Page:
Friday, September 5, 2014

Big Sur by Jack Kerouac







"Big Sur" published in 1962, is Jack Kerouac's account of his time spent at Lawrence Ferlinghetti's rustic cabin at Big Sur. This volume incorporates all of Jack's sing-song stream of consciousness poetic prosy observations on his own mind, consciousness and state of being, as well as those around him and his immediate surroundings.


If you have never read Kerouac, this volume is not one to begin with. "Big Sur" is his own diary of sorts during a period of his life where he experienced extreme delirium tremens and thought he was losing his mind. 

In this volume, between the mad spinning of every adventure he experienced, there are moments of indescribable beauty in his writing about nature, spirituality, and existence. 




As a poet and a novelist, Jack encompasses the true definition of a writer and poet: to be an observer. He accomplishes this dramatically, and often quite frightening, as he recounts what it feels like to go mad and hold it together, simultaneous.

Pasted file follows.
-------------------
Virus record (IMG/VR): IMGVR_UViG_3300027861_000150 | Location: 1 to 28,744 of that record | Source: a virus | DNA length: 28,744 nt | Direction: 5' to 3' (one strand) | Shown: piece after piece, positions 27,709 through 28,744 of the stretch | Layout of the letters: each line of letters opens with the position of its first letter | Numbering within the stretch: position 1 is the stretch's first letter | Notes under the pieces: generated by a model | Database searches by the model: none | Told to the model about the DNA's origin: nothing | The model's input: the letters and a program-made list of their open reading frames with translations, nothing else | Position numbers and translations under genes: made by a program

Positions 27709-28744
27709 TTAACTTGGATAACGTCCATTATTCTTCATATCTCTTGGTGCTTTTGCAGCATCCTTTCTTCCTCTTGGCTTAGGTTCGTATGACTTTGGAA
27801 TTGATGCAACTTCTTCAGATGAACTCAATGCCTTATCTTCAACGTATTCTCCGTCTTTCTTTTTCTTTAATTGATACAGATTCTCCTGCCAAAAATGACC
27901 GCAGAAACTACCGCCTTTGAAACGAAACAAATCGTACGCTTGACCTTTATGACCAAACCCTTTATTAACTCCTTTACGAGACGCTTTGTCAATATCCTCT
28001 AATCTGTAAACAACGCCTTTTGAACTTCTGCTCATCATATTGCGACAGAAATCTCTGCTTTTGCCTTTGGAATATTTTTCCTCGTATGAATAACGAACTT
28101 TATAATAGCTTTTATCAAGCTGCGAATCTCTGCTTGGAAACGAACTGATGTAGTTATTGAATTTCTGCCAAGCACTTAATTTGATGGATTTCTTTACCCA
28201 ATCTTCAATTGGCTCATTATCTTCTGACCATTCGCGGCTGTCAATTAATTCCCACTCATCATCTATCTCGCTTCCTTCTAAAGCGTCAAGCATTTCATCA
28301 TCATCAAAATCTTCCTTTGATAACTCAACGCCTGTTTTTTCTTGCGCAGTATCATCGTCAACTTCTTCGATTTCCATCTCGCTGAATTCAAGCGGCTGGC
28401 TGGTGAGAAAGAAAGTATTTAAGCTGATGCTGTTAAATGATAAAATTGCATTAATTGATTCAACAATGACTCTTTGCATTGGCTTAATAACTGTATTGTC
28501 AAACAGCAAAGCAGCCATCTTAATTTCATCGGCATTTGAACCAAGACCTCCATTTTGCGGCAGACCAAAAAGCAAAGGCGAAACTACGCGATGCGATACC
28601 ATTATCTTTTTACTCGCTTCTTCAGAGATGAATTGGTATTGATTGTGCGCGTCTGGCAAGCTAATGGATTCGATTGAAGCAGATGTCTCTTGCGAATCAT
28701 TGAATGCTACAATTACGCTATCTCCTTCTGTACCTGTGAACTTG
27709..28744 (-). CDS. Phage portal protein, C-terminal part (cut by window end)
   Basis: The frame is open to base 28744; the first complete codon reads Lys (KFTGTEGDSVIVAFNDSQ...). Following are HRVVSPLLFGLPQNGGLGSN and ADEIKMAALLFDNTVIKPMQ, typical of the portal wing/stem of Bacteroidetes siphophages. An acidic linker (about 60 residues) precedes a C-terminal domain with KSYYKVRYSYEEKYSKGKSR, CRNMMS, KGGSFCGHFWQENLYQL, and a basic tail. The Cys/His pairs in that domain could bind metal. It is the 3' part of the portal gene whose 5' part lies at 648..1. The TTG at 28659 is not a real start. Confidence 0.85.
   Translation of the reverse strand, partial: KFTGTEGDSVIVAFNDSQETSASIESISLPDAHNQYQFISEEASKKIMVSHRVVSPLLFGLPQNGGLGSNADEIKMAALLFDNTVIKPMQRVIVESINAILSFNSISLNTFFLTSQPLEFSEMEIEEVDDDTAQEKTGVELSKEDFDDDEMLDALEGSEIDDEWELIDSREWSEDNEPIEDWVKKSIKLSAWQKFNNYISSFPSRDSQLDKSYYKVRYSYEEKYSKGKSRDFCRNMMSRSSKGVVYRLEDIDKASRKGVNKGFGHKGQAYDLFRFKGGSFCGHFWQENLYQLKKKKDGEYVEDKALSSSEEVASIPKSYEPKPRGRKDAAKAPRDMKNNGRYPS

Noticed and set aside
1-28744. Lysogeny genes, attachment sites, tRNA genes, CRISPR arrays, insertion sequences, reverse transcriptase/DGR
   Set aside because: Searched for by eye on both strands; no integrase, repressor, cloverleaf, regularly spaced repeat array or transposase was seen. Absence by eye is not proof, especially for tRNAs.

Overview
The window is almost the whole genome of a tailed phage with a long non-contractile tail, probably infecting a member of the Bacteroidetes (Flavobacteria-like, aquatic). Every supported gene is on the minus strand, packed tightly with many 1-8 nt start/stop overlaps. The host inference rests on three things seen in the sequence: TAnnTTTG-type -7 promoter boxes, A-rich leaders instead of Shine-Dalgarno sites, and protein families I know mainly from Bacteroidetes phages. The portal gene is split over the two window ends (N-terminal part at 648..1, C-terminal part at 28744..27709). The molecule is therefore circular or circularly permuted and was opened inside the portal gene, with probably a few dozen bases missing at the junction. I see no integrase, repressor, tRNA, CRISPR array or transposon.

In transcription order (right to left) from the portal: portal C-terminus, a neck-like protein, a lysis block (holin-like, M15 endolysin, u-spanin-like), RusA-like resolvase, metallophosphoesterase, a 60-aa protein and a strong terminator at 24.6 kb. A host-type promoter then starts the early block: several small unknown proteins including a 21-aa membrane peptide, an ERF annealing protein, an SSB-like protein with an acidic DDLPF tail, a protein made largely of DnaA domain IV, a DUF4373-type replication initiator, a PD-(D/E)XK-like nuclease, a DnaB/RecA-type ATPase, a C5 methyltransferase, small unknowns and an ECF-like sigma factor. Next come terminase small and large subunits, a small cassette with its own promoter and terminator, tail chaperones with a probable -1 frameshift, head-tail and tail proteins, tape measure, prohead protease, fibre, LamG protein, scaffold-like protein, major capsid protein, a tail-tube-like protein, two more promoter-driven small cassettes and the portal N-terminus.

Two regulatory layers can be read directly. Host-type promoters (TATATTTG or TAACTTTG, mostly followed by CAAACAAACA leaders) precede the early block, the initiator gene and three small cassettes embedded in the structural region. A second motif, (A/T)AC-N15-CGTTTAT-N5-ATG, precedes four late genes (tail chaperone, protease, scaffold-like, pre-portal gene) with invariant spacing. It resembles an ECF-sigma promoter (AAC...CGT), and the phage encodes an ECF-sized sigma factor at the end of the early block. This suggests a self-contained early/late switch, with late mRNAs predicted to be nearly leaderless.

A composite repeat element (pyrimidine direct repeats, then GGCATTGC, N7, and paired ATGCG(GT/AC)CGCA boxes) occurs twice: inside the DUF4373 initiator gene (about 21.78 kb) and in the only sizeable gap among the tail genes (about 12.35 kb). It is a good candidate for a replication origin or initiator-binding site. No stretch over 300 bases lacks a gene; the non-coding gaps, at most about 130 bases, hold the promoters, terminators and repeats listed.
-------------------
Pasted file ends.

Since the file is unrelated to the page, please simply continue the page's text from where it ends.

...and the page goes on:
If you want to begin to read Kerouac, I suggest starting with "On the Road, then "Dharma Bums" to understand one, his style of writing, and two, the characters he mentions throughout in each of his novels [who are indeed our most famous literary figures.]

There is a documentary titled "Big Sur" [2013] that I recommend for it holds true to Jack's work and can be found at Sundance: https://www.youtube.com/watch?v=3w71t...



 

I am in awe of Jack's ability to accurately report and as a writer; "Big Sur" is a deep steep climb upward to one's own soul, then a horrifying downward spiral into one’s mind. Jack told the truth. He was not one to write of denial and in that, we are left with a volume that accurately describes one soul see-sawing from sanity to insanity, wide awake.

Kerouac is my absolute most respected writer for he was gifted with the ability to document everything he saw and deliver several stories within one story, his own. 


The beauty of Kerouac and "Big Sur" is simple. How many human beings can experience true hallucinatory states while going insane and come back to accurately write about it? 

Most people just go eternally crazy. 





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